Megan joined CBSSM in 2014 and has worked on multiple grant funded research projects related to health communication, patient-provider decision making, and health interventions driven by behavioral economics. She currently works with Dr. Brian Zikmund-Fisher on a National Science Foundation grant testing infectious disease communication strategies.
Page not found
This two-day conference took place on the UM campus and is presented by the University of Michigan Medical School. It was also supported by the Office of the Vice President for Research; the Center for Ethics and Public Life; Rackham Distinguished Faculty Grant; Greenwall Foundation; and Institute for Social Policy and Understanding. Click here for conference videos, course packets, and reference materials.
Dr. Scherer was a VA and CBSSM Postdoctoral Research Fellow, 2010-2012. She received her PhD in social psychology in 2010 from Washington University in St. Louis.
Dr. Scherer is currently an Assistant Professor of Psychological Sciences at the University of Missouri.
Vaccine refusal has an impact on public health; however, research has shown that it is very difficult to change attitudes towards vaccines. People are often hesitant about vaccines because they don’t trust that potential harms are documented and reported. The question is: how can we increase trust and vaccine utilization?
This special interest group is led by Dr. Scott Roberts who is an Associate Professor in the Department of Health Behavior and Health Education at the School of Public Health as well as the Director and Co-Director of the Public Health Genetics Certificate Program and the Dual Degree Program in Public Health and Genetic Counseling, respectively. Research within this area examines the ethical, social and behavioral implications of advances in genomics. CBSSM serves as a crucial locus for facilitating collaborations across disciplines and units. In fact, several groups across campus have invited us to collaborate on the study of bioethical issues related to burgeoning genomics-related research; these partners include investigators at U-M’s Comprehensive Cancer Center, the Michigan Center for Translational Pathology, and the Division of Pediatric Genetics.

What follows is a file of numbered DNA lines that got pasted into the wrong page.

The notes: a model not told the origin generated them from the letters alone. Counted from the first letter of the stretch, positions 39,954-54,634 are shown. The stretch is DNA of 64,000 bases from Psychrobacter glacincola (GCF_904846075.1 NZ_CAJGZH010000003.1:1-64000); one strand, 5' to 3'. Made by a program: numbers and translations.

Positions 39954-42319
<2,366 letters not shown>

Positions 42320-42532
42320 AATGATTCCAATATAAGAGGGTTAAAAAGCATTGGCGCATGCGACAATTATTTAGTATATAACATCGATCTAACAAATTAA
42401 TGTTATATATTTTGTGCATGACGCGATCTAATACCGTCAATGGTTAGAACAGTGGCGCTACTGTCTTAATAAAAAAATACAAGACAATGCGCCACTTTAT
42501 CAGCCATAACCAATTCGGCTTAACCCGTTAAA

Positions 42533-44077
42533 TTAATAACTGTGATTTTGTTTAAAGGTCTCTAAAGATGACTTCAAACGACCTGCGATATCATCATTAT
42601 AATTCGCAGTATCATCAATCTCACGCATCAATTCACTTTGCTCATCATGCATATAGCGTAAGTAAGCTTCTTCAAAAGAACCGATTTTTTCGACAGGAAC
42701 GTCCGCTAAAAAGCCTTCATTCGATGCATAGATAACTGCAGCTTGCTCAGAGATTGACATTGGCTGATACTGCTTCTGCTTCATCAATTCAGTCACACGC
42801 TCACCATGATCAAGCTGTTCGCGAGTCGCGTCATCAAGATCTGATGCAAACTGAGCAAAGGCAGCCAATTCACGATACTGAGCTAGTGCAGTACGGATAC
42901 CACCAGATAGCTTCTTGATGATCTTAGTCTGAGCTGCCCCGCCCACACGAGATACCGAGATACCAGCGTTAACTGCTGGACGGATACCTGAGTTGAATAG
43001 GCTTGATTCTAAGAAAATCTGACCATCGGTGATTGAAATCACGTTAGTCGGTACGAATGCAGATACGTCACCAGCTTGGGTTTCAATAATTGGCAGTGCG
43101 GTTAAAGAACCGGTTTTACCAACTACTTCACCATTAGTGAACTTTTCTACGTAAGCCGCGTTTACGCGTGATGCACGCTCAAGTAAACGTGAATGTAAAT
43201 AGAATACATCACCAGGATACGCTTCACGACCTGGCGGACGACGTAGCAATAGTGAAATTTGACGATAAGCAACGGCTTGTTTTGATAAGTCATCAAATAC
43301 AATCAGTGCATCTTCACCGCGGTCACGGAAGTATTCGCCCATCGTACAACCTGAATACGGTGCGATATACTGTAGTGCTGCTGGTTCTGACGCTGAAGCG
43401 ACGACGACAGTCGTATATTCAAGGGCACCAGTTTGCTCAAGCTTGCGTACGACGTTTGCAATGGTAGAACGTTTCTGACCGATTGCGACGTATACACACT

Topics of interest include the following:
- The psychological and behavioral impact of genetic testing (Scott Roberts; Brian Zikmund-Fisher)
- Communication of genetic risk information (Michele Gornick; Scott Roberts; Beth Tarini; Brian Zikmund-Fisher)
- Direct-to-consumer genetic testing (Scott Roberts)
- Healthcare provider education in genomics (Scott Roberts)
- Informed consent in genomic research (Michele Gornick)
- Expert decision-making in genomic medicine (Raymond De Vries)
- Public understanding of genomics (Michele Gornick; Scott Roberts)
- Ethical and policy implications of genomic discoveries (Michele Gornick; Raymond De Vries)
Dr. Aisha Langford was a VA and CBSSM Postdoctoral Research Fellow, 2013-2015. She received her PhD from the department of Health Behavior and Health Education at the University of Michigan School of Public Health in Ann Arbor. From 2007 -2013, she directed the University of Michigan Comprehensive Cancer Center’s Community Outreach Program. Her research interests include chronic disease prevention and control, health communications, medical decision making, and clinical trial participation. Aisha is from the San Francisco Bay Area and earned her BA from the University of Virginia.
Michele Gornick, PhD
VA HSRD Fellow & CBSSM Research Investigator
Title: The public’s preferences for the return of secondary findings identified through genome sequencing: Information and deliberation make a difference
Summary: Genomic sequencing is becoming a part of clinical practice. Existing studies are limited and conclude that people would like unrestricted access to all of their genetic information. However, we do not know the extent to which respondents in these studies took into account the complex scientific and ethical issues that attend genome sequencing. In order to address this gap, we organized a deliberative democracy (DD) session to educate members of the public on genome sequencing, to engage them in dialogue about the benefits and risks of the clinical implementation of this technology, and to elicit their informed perspectives about policies governing the return of secondary findings.
Jodyn Platt, MPH, PhD
Department of Learning Health Sciences
Terms and Conditions for Trust in Learning Health Systems
The next generation of health information technology, organized as “learning health systems,” promises efficient, engineered solutions to the well-known and enduring maladies of the existing U.S. health infrastructure: escalating costs, poor health outcomes, ineffective use of technology, sluggish research pipelines, dangerous medical error rates, and failure to implement known clinical best practices. Learning health systems would capitalize on "big data" enterprises to accelerate the production and application of knowledge in health care. However, the sharing of health information required, both within and across institutions, greatly exceeds the public’s understanding. These initiatives are riding a precarious edge as the gap between public expectations and the realities of institutional data sharing widens at an unprecedented rate. This presentation considers the causes and consequences of trust and mistrust of health information systems, their data sharing practices, and their policy implications.